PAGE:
Morley enters the guitar multi-effects fray with the all-analogue, retro-voiced AFX-1

Morley AFX-1
(Image credit: Morley)

Morley has bucked the trend for digital signal processing in multi-effects pedals for guitar by going all analogue with its brand-new AFX-1.

Intended for stage and studio use, the AFX-1 might be a 21st-century product but it is unashamedly a greatest hits of Morley, housing a number of reissued circuits from the archive in a heavy-duty spun stainless steel unit that Morley is quite right to note that it will look good under stage lights.

Referencing the look of vintage units, the AFX-1 has an industrial aesthetic, giving the impression that this could have been some bespoke unit that was built for the touring musician way back when Gerald Ford was in the White House.

This being Morley, we’d be disappointed if there was no switchless optical wah pedal onboard, so it’s a relief to find the signature treadle on the right-hand side of the unit, complete with a glow-in-the-dark (Luminlay?) Morley logo.

This wah is joined by distortion, a stereo chorus, and an echo effect. Morley might have eschewed the functionality of digital technology, but it is no monster – there is an onboard effects loop so you can incorporate some other goodies from your other pedalboard.

There are mono and stereo outputs, and a simple setup, with a WYSIWYG control panel. From right to left you have the optical wah – always on, just use the treadle – the Diamond Distortion, after which you have the effects loop, Crystal Chorus, and the Emerald Echo.

The Diamond Distortion is based off a ‘90s circuit but with an expanded control set than Morley's original standalone distortion pedals it now looks for all the world like an amp-in-a-box style drive section, with controls for pre and post-gain, a three-band EQ and switchable high-gain.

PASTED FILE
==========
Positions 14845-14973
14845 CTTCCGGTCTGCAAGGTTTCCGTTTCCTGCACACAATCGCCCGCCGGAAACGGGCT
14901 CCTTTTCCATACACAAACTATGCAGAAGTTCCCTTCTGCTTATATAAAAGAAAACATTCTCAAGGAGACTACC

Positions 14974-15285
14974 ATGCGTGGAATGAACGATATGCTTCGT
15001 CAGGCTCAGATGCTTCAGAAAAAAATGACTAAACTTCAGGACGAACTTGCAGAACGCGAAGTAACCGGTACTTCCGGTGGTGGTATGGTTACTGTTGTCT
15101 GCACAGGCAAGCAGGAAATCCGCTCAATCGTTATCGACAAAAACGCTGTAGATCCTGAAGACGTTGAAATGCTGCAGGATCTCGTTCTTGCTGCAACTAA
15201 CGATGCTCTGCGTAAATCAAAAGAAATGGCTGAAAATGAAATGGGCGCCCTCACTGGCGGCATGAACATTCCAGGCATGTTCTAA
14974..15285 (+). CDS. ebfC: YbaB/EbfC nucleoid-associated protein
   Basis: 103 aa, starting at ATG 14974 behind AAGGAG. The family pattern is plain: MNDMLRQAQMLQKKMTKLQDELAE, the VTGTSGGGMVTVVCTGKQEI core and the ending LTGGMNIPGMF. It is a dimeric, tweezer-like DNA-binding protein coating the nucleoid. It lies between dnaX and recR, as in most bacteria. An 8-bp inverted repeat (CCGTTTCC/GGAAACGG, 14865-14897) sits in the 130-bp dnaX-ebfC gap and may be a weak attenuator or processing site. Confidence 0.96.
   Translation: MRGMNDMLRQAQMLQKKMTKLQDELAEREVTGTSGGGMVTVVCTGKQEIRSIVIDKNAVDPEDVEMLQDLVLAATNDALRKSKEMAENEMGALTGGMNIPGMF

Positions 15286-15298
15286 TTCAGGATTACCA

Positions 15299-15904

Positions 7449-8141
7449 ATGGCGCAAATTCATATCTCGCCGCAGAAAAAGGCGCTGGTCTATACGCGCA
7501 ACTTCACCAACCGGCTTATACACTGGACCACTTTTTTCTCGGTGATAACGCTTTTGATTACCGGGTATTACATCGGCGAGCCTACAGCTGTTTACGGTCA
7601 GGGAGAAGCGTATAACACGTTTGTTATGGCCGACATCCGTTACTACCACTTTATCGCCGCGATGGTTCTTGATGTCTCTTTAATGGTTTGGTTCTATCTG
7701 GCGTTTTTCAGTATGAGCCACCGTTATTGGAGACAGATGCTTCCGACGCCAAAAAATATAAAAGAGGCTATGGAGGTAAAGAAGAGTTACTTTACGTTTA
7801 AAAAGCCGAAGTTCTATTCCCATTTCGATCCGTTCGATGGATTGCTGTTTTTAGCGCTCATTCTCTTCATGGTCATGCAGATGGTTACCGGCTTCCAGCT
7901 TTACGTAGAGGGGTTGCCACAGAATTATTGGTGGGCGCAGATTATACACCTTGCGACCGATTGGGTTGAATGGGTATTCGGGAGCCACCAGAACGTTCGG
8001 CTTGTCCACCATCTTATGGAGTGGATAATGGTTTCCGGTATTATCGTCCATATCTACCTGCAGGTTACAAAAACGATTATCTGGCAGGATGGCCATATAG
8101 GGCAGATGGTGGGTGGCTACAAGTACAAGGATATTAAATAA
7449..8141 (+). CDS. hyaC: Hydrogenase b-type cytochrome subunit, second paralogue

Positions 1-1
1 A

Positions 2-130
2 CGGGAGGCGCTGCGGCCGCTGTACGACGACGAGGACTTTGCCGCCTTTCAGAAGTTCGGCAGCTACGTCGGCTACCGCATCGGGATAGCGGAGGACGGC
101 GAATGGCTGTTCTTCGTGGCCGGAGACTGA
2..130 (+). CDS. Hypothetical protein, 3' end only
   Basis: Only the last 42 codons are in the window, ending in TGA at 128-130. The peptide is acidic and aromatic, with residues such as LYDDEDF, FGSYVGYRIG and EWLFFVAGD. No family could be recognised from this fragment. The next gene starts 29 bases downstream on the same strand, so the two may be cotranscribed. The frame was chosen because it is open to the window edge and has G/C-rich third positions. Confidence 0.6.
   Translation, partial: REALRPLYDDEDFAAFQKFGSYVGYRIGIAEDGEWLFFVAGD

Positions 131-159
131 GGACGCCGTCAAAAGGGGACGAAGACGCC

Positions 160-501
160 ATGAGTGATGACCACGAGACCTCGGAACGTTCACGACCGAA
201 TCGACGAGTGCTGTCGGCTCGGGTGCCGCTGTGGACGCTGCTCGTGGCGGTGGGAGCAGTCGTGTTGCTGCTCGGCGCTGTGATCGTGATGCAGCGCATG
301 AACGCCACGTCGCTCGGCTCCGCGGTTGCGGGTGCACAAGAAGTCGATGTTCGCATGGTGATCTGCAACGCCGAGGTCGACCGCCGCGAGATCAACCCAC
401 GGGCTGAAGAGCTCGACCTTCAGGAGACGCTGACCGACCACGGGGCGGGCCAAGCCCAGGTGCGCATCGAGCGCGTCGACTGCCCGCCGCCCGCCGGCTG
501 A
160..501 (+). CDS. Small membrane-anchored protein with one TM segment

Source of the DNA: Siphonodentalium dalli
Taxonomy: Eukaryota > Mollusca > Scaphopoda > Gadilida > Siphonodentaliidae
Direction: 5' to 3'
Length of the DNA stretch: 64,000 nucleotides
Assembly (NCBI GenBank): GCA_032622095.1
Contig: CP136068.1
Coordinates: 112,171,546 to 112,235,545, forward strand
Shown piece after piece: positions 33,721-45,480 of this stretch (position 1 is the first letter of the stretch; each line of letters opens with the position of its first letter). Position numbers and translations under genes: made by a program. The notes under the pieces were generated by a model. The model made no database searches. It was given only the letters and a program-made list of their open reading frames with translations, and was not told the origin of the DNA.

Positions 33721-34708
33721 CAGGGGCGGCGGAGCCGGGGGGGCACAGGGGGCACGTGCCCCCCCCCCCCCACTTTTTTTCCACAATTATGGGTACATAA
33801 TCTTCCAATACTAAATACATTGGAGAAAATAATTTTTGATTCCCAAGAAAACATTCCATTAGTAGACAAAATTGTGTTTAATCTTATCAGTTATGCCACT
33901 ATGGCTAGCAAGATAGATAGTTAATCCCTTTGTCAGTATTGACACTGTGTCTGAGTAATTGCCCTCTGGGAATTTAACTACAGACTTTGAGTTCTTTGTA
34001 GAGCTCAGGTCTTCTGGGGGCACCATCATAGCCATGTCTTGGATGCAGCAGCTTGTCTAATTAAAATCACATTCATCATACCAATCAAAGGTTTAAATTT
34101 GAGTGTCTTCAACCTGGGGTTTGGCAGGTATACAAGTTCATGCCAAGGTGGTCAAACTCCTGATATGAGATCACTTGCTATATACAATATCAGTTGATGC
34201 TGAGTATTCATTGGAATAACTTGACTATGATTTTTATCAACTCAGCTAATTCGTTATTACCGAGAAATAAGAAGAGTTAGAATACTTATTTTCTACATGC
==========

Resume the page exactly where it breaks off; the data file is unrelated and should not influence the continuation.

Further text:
Morley AFX-1

(Image credit: Morley)

The chorus is from the '80s and is controlled by Rate and Depth knobs, while the Emerald Echo has a similarly pared-down interface with Echo (delay time) and Repeat (number of repeats) dials joined by an all important Mix. Again, like the chorus, the echo is designed to sound bigger in stereo. The circuit for the echo is the oldest of the lot, and is a '70s reissue.

But whether used in mono or stereo, this looks very much like a no-fuss, no-manual unit: simply plug in and play, and bring each of the effects in and out via their footswitches – or, in the case of the wah pedal, just take your foot off the pedal.

The AFX-1 has a premium buffer, takes a 9v DC adaptor (included) and is available now, priced $499 street. See Morley for more information. 

Jonathan Horsley

Jonathan Horsley has been writing about guitars and guitar culture since 2005, playing them since 1990, and regularly contributes to MusicRadar, Total Guitar and Guitar World. He uses Jazz III nylon picks, 10s during the week, 9s at the weekend, and shamefully still struggles with rhythm figure one of Van Halen’s Panama.